Why is there no mention of the public health backlog? “In my opinion, this stems from the fact that to carry out a program of this type, the government would have to allocate dedicated resources but at the moment it is in difficulty because the costs have undergone a significant increase to deal with the pandemic” , replies the CEO. What do you suggest? “We are in a phase where we have to plan the future of all our forces on the ground, rethink a public-private integration system that guarantees the sustainability of carein which the public retains its centrality but integrative and therefore private health interventions are expanded: to date, we have approximately 14 million over 65s and approximately 24 million patients with chronic conditions who require structured assistance even at home,” notes Gigliotti.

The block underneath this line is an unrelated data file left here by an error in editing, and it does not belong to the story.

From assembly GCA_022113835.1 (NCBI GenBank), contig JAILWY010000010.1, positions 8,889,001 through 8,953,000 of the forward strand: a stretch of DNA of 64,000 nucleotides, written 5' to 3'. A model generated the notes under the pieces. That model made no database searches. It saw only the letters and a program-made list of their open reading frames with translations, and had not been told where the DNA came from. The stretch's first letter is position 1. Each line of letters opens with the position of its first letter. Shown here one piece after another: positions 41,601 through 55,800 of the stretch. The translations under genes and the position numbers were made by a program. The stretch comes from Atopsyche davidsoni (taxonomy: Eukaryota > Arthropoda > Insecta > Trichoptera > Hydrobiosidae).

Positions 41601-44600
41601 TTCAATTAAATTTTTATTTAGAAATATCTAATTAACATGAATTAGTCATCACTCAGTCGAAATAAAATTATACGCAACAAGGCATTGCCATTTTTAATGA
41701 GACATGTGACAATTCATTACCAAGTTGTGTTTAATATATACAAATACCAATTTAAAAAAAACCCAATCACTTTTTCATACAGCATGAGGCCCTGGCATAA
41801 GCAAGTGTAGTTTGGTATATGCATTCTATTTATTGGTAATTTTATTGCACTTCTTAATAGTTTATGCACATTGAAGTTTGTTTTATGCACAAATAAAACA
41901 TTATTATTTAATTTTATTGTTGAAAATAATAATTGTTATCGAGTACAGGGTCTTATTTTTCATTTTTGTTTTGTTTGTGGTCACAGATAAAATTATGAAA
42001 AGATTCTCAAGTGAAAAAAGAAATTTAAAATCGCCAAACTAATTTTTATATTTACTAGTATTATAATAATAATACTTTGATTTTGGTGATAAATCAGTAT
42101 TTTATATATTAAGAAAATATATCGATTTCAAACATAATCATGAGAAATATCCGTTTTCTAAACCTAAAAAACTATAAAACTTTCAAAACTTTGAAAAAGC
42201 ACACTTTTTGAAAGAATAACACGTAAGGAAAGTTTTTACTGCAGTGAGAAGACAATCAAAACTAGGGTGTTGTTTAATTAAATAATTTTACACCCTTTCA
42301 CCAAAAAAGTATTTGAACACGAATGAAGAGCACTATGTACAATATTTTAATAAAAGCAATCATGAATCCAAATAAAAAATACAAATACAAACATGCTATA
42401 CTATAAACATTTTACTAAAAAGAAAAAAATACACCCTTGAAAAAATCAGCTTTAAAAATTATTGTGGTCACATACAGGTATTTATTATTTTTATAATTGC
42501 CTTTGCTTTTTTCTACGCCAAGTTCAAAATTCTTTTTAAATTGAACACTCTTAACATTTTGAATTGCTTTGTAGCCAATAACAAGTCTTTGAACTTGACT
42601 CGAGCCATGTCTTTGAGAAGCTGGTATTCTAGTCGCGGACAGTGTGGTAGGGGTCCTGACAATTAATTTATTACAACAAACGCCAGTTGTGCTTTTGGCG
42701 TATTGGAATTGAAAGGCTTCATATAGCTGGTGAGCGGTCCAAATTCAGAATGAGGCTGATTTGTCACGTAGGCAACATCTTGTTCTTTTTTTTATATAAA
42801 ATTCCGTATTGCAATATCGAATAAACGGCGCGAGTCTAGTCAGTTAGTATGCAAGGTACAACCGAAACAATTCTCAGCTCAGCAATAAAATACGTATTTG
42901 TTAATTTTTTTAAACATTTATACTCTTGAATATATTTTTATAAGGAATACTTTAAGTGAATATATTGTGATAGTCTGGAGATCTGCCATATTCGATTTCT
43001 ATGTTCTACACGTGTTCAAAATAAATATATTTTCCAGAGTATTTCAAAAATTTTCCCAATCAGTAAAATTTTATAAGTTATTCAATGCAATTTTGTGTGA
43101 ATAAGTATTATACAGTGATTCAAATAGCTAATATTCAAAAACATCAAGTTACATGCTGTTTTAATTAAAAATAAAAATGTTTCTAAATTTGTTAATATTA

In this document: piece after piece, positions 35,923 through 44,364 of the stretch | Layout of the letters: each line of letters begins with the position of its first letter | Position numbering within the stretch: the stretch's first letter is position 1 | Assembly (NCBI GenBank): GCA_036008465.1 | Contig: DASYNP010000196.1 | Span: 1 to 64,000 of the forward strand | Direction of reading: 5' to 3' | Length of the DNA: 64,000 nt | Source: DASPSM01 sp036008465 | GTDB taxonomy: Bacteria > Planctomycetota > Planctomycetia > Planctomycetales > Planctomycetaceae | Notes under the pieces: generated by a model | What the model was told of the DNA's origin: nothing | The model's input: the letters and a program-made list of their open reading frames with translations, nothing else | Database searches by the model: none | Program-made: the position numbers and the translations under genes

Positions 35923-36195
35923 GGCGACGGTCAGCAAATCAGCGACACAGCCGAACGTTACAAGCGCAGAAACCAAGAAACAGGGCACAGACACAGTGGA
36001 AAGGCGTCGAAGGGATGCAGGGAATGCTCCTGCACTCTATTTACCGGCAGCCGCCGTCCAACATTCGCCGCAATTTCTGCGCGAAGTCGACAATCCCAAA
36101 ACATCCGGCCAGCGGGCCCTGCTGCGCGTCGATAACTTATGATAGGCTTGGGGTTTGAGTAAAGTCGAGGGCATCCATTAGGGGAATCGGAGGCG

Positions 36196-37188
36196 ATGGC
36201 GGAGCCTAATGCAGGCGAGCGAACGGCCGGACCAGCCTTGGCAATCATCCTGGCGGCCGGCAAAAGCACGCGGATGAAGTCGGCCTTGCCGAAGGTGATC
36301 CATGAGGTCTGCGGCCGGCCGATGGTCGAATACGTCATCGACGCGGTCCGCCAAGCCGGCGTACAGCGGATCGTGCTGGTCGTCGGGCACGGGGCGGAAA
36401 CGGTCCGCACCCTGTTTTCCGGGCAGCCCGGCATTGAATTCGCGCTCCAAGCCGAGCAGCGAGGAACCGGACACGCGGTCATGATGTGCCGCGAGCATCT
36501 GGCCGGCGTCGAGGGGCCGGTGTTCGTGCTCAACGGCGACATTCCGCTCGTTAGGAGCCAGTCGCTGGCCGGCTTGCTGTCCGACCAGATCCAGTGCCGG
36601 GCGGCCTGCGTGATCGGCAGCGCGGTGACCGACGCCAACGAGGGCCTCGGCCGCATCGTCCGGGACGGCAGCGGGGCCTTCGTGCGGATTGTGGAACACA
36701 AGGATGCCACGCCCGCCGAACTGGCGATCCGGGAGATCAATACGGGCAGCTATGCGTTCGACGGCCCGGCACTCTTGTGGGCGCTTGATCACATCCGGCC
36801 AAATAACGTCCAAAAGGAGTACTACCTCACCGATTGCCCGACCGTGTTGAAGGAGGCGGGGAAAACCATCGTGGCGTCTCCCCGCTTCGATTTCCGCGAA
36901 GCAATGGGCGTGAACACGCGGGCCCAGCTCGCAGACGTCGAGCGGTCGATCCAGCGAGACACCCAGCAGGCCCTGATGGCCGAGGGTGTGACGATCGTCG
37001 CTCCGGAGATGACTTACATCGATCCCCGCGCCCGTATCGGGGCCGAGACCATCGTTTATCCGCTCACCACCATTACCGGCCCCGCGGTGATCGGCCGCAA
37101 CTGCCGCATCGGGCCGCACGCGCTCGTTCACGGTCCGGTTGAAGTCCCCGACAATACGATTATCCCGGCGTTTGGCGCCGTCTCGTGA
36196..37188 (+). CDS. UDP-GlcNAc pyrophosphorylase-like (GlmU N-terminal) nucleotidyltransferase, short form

The other nerve discovered concerns the out-of-pocket health expenses that, unlike other European countries, 89% of Italy is still financed by families and only 11% of the total is negotiated by health insurance, funds and health funds. “The effort of insurance companies must be to offer simple and affordable health coverage. At UniSalute, we recently launched 6 policies that can be purchased online on our site, with which we meet different needs and different targets. : families, athletes, over 65s, students, we also offer a specific product for dental services, which are among the most requested”, specifies the CEO.